Oxycontin Maker Slapped with Billion-Dollar Lawsuit
Like every other state in the nation, Kentucky has been dealing with a surge in Oxycontin-related deaths, crime and addiction over the last several years. But lawmakers in the Bluegrass State are doing things differently this time around – they’re trying to hold the makers of the drug accountable for the epidemic.
Going After the Source
Kentucky filed a $1 billion lawsuit against Purdue, the makers of Oxycontin, accusing them of “misleading doctors by withholding information about the potential dangers of the drug and its relative ease to abuse.”
However, according to research conducted and released by Purdue, crushing the pills transforms the drug into an “abusable substance.”
Purdue’s CFO, Edward Mahony, has acknowledged that losing the case would “jeopardize Purdue’s long-term viability” and effectively shut down many of their operations. However, this has not swayed Kentucky officials from moving forward with the lawsuit.
“I want to hold them accountable in eastern Kentucky for what they did,” said Kentucky Attorney General Jack Conway. “We have lost an entire generation. Half the pharmacies in Pike County have bulletproof glass. We had FedEx trucks being knocked off. It was the Wild West.”
Putting up a Fight
Purdue has denied the accusations against them, saying they have tried to prevent Oxycontin abuse by developing an abuse-resistant version of the pill that is virtually impossible to crush and snort. However, they haven’t exactly been cooperative with authorities.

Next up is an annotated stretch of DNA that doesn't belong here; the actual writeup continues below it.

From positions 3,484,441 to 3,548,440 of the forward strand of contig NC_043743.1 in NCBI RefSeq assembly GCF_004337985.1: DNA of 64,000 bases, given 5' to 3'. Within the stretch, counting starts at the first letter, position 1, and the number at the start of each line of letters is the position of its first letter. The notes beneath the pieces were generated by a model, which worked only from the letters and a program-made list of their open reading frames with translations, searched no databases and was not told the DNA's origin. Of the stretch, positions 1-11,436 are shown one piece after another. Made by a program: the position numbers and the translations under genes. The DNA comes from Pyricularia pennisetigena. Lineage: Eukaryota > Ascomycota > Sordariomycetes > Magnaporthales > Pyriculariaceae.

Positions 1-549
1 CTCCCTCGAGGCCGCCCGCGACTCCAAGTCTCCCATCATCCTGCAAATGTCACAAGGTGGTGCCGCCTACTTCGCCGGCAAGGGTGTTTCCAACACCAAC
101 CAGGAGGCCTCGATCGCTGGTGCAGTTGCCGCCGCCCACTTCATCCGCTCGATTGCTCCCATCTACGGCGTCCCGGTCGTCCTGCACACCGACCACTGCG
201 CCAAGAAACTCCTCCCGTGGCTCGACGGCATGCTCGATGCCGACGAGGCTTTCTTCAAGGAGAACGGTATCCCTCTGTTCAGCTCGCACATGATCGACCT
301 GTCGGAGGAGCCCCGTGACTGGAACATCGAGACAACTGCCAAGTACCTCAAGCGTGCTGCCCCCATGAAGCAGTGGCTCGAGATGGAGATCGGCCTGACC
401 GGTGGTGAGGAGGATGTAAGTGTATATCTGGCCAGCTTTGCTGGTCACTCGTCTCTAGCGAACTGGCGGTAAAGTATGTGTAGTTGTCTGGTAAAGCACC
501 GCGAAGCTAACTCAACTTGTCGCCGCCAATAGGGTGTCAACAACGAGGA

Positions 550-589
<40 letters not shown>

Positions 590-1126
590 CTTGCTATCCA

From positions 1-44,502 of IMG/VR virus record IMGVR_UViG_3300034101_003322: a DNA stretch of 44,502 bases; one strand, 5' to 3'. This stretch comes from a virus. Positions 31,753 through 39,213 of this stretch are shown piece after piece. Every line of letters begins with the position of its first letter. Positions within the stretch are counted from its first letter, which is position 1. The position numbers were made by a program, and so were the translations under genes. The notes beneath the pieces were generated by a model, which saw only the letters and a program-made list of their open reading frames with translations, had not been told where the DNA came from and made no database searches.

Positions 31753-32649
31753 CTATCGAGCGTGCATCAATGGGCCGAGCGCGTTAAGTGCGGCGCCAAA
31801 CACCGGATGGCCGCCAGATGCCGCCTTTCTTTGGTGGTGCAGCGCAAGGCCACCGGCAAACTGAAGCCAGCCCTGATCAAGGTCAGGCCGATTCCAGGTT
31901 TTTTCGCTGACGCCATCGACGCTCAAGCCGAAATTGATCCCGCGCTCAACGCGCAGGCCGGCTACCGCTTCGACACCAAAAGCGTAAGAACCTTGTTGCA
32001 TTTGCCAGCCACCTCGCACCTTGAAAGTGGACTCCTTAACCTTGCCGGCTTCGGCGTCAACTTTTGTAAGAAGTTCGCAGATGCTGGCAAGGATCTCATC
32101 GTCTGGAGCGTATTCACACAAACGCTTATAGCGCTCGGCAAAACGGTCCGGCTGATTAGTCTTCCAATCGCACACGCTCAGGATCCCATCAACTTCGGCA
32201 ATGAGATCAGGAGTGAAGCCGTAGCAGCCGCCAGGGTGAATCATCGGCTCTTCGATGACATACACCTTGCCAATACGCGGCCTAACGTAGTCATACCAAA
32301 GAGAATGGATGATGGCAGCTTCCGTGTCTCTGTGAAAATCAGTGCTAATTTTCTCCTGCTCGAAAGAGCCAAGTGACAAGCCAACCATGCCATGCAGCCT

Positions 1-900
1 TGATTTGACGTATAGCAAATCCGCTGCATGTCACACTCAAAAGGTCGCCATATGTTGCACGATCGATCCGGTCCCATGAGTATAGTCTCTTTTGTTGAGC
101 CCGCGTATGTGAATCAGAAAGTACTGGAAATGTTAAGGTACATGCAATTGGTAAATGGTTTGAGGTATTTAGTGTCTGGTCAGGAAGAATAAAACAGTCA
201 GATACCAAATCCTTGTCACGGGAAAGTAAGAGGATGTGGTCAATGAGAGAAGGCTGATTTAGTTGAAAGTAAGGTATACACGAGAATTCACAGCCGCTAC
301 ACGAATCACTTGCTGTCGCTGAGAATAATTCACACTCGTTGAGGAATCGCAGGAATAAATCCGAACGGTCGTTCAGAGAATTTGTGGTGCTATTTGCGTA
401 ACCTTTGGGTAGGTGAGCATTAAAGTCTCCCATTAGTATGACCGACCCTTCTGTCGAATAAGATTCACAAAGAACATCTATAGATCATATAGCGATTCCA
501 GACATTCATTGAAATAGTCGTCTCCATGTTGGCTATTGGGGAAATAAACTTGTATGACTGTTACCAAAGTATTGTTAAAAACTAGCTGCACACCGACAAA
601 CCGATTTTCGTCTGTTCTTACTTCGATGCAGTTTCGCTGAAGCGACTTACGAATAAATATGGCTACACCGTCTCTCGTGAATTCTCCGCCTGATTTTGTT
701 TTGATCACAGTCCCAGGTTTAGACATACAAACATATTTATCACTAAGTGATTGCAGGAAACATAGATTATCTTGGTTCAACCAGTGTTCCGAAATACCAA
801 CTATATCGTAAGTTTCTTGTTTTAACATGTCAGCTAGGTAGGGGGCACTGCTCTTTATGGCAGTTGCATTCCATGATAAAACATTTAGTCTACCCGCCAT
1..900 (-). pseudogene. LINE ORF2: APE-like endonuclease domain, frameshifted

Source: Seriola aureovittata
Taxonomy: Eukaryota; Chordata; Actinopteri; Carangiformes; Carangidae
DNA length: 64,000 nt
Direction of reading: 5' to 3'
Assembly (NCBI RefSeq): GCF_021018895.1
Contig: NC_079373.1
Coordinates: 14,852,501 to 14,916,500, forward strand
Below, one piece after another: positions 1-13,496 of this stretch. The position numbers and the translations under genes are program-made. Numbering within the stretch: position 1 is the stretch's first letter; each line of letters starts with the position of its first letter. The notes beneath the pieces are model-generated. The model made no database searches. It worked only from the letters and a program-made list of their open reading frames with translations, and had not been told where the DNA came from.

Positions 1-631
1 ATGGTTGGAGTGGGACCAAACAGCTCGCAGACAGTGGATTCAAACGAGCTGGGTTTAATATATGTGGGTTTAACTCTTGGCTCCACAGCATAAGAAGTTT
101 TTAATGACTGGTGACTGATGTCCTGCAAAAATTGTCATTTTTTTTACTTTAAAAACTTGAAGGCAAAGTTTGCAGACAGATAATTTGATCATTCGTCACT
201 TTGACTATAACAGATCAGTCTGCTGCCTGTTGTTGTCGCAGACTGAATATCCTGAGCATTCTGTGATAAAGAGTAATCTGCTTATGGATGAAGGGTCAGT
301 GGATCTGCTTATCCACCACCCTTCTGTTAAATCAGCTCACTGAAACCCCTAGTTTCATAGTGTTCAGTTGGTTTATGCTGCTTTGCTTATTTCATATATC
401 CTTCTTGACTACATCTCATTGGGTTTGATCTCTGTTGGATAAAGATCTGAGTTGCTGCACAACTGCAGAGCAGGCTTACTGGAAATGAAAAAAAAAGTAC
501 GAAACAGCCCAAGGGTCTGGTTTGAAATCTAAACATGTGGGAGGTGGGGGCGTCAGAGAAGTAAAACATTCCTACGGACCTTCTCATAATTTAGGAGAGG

In early 2013, Purdue refused to turn over lists of high-volume Oxycontin prescribers to California law enforcement. The pharmaceutical giant eventually gave in, releasing the names a full six months later. They also spent $643.5 million in fines to satisfy the Justice Department’s off-label marketing claims.
Addictive vs. Really Addictive
“…Oxycontin is now the fastest growing drug of abuse in North America.”A study published in the latest issue of the European Journal of Neuroscience also found that oxycodone has a higher probability for addiction than other opioids.
When compared to morphine or other opiate substances, researchers found there were larger amounts of dopamine released in the brain with oxycodone use. Lead investigator Caitlin Vander Weele said these findings might explain why Oxycontin is now the fastest growing drug of abuse in North America.
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Kentucky isn’t the first to sue in the name of addiction. Other parts of the country are taking a stand against “big pharma” drug companies. Last June, Chicago sued five drug companies, including Johnson & Johnson, accusing each one of creating addicts by pushing for excessive use of opioid painkillers.
Purdue, Endo Health Solutions Inc. (which makes Percocet and Percodan), Teva Pharmaceutical Industries, Ltd. and Actavis Plc. were also named in the Chicago suit. The city is seeking an unspecified amount of damages.
In May, two California counties, Orange and Santa Clarita, also filed lawsuits against all but one of the five named in the Chicago suit (except for Teva). The pharmaceutical giants are accused of lying about the effects of their drugs in order to convince doctors they should continue prescribing the medications and, ultimately, increase their profits.
Learn more about the treatment options for Oxycontin abuse and addiction.
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